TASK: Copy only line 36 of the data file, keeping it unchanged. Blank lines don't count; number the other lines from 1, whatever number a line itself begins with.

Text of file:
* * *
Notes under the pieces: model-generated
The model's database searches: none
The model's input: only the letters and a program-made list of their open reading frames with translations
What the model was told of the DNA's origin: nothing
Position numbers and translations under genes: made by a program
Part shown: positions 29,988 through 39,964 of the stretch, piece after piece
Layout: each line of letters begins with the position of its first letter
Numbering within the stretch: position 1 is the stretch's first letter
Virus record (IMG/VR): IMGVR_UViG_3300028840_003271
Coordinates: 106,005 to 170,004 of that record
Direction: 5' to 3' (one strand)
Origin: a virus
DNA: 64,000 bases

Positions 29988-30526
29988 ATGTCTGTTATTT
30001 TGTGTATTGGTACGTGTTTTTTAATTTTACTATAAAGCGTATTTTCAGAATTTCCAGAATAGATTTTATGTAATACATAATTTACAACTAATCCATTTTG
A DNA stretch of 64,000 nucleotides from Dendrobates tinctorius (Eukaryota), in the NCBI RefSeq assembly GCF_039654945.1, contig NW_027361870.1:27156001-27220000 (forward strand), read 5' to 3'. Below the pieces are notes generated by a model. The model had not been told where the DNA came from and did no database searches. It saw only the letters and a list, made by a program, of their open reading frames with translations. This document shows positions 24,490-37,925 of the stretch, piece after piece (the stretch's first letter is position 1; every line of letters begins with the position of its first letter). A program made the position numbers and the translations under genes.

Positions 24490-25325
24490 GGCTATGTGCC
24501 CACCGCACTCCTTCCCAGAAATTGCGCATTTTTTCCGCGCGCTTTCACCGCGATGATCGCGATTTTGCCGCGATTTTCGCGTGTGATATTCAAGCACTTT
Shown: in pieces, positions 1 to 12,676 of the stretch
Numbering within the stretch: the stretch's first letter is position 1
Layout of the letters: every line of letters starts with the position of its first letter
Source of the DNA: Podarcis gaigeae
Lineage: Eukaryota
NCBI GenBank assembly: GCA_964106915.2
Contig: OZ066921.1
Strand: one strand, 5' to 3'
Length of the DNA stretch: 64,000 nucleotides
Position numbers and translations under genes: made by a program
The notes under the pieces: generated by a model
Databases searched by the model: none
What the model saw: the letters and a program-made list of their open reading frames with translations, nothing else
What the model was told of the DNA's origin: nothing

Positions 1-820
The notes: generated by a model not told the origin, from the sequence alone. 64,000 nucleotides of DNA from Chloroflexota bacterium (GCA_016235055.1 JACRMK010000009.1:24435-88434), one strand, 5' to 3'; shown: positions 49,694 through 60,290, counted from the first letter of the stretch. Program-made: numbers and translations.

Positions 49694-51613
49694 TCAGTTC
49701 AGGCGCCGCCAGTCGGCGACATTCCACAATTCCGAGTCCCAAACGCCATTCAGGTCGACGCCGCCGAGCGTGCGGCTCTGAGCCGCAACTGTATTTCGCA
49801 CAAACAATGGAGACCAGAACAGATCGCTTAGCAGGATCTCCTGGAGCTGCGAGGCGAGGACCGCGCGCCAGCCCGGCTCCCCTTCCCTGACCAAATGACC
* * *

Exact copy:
The notes: generated by a model not told the origin, from the sequence alone. 64,000 nucleotides of DNA from Chloroflexota bacterium (GCA_016235055.1 JACRMK010000009.1:24435-88434), one strand, 5' to 3'; shown: positions 49,694 through 60,290, counted from the first letter of the stretch. Program-made: numbers and translations.